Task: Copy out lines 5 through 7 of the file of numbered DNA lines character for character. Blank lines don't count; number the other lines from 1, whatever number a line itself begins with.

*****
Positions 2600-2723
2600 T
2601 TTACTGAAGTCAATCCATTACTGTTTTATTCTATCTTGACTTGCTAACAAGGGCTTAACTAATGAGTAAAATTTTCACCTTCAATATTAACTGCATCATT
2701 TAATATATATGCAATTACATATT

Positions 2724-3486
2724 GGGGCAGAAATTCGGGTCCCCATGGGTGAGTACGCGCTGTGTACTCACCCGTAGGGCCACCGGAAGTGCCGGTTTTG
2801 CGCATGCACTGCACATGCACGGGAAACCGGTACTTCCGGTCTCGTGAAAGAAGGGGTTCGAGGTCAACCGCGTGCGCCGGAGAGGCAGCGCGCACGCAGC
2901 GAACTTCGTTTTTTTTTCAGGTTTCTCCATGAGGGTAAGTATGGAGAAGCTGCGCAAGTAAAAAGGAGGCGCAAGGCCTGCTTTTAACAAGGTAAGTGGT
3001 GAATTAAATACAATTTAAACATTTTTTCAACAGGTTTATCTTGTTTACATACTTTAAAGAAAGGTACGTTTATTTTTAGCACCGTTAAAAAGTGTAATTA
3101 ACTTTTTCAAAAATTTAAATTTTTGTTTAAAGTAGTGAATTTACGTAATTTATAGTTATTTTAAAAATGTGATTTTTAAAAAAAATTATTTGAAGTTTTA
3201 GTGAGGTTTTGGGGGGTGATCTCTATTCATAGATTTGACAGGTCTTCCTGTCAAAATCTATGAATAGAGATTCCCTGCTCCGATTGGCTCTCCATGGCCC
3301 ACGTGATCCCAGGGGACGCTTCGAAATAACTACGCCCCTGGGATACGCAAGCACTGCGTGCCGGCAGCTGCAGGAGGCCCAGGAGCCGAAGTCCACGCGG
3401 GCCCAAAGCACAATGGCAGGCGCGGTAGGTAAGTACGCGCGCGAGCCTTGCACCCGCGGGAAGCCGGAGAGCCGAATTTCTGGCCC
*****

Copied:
Positions 2724-3486
2724 GGGGCAGAAATTCGGGTCCCCATGGGTGAGTACGCGCTGTGTACTCACCCGTAGGGCCACCGGAAGTGCCGGTTTTG
2801 CGCATGCACTGCACATGCACGGGAAACCGGTACTTCCGGTCTCGTGAAAGAAGGGGTTCGAGGTCAACCGCGTGCGCCGGAGAGGCAGCGCGCACGCAGC